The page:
Dragon's Hoard

Oh? Fancy a game, do you? Pull up a chair, put down your Crests, and if we find you cheating they'll find your tongue on the east gate and your liver on the west road. But if you walk away now, nobody will think any less of you.
— Patrons of the Black Road Tavern
  Perhaps one of the more infamous tavern games, 'Dragon's Hoard' is deceptively simple and yet more people lose money at it than the more complex games. It is played throughout taverns of Erisdaire, largely to pass the time while drinks and laughs are had. With the usual buy-in not being too high, most anyone is encouraged to try playing. However, winning at it takes more luck than skill, as the dice are more the arbiter of whether one wins or loses. It is also quite popular among adventuring groups, though the buy-in is usually much higher (or different). It's not uncommon for groups less serious about their fortune use this game to divide up spoils which include a great deal of coins.  

Rules of Play

Each player seated at the table contributes a set value to a central pot ("the Hoard"), usually agreed upon before the game begins. One of the more common choices inside the Imperium is for each player to put in a hundred Crests1. Once all players have put in their money, they remove one-fifth of what they originally put into the Hoard. (This becomes "the Stash"). A first player is decided, and then play begins as they take the dice.

The active player bets a value of their Stash, and declares they will roll over or under a certain number. ("I wager five coins I will roll over a six.") After they roll the dice, if they did succeed they take a number of coins equal to their wager from the Hoard. They may roll again, choosing higher or lower than the number they had just rolled, or pass the dice to their left and keep what they "stole" from the Hoard. If at any time the player fails, anything they bet or stole from the Hoard is pushed back into the Hoard before they pass the dice.

The game ends when the Hoard is empty, or only one player remains. If the Hoard has been all taken, then the players keep what they successfully took. If only one player remains, they can either choose to leave the table or start another game. When starting another game, they do not return their winnings to the Hoard; the old Stash is used in place of a new one, however.

History

According to word of mouth, the game started as a variant of a game popular inside the Imperial Legion during their days of actively campaigning to expand the Imperium's borders. It is said the common soldiers would play this with their wages, sometimes to the disastrous end expected of such gambling. The truth is hard to pin down, since the Legion very much disapproves of this sort of behavior (most commanders will agree, however, it is nigh impossible to avoid it happening in a large enough gathering, so they turn blind eyes unless it gets out of hand).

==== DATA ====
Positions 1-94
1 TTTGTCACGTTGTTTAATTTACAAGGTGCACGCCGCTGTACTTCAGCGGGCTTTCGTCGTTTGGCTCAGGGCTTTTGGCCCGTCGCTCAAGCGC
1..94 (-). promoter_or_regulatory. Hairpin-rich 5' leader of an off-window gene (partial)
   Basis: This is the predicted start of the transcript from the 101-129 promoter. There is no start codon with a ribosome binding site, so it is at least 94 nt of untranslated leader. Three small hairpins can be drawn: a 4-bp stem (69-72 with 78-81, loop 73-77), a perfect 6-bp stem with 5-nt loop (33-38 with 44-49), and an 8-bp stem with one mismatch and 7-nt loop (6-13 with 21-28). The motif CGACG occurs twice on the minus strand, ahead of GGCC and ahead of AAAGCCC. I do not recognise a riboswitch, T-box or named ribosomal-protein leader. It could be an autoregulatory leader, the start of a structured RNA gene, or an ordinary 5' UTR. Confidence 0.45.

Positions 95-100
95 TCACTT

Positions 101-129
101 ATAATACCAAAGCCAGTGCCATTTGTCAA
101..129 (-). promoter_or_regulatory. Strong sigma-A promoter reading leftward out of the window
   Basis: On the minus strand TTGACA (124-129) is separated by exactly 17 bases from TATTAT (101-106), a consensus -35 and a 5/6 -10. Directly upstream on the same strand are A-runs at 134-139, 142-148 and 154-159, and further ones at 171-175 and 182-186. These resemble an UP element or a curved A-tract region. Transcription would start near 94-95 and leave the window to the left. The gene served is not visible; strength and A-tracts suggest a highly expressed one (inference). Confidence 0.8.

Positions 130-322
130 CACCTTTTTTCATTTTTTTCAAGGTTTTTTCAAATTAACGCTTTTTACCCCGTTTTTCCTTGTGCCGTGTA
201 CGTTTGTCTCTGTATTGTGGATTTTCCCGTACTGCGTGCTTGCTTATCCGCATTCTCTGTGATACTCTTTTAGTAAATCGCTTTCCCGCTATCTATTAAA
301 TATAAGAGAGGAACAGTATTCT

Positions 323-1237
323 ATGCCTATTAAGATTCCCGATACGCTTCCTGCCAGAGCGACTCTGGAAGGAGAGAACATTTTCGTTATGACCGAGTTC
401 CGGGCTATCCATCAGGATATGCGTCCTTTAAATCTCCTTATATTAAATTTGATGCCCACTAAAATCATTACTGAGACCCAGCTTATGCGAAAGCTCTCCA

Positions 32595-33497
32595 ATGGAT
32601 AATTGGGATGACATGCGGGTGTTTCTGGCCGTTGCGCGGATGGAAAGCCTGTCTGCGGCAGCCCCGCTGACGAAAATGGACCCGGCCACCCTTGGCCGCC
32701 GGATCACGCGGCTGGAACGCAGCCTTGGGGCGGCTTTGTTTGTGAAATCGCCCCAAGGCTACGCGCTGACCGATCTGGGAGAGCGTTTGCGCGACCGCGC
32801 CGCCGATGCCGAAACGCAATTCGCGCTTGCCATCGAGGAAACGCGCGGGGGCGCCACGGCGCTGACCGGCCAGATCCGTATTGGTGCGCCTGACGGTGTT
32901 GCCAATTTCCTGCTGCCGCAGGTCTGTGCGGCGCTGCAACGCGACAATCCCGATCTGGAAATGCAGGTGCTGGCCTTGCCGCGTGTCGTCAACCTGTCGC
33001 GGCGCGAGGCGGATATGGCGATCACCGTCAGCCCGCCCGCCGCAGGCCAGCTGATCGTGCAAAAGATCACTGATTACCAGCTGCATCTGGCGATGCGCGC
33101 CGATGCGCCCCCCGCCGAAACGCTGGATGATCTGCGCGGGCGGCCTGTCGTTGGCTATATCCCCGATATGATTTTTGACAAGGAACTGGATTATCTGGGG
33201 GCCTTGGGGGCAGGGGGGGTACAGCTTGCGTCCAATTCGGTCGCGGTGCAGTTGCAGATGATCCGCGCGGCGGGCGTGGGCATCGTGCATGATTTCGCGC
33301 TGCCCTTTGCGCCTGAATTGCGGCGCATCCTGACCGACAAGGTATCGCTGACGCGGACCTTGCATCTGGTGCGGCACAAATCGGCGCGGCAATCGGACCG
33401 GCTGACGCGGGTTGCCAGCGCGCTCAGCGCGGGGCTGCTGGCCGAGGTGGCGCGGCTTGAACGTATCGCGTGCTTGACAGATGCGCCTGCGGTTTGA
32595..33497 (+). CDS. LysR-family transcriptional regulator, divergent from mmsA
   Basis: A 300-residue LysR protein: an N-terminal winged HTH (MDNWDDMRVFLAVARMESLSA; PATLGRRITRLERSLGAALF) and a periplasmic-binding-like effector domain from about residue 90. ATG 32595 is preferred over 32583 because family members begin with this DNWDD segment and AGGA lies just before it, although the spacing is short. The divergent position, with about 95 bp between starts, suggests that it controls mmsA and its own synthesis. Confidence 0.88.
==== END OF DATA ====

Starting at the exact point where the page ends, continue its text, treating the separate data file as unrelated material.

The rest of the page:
Components and tools

Each player of the game needs to bring their own initial bet, and at least one set of dice will be needed. During play, the dice are passed from person to persons; this is to make it more difficult for someone to use loaded dice.

1: The value of the stakes is wildly variable depending on which table you sit at, and for friendly games the coins may be redistributed with only a portion being kept by the winner. For a reference, one hundred Crests is roughly 10% of the average soldier's weekly wages, while the expense may vary for others. Most craftsfolk can find this amount of money to spend roughly twice a month, while commoners might have to ration the money for a month for one game. This, of course, assumes it is spent and gone instead of some portion being kept as winnings. All things considered, it is usually indeed lost along with the cost of ale and food during the game.

Comments

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Master PBE
William Belley
24 Jul, 2019 18:40

The passing dices is a clever way to avoid loading indeed.   Out of curiosity, what is 100 crests worth in average ? 10% a guard's weekly pay ? a commoner's day salary ? Just to have an idea of starting cost.   Happy SummerCamp !

24 Jul, 2019 19:48

100 Crests is, in D&D game terms, 100 copper pieces. In my head, I rather see it as an expense mostly for commoners who aren't skilled labor - roughly a once-a-month type thing. (Unless, of course, they win back what they put in.)   As for guards/soldiers, I'd expect 10% is about right.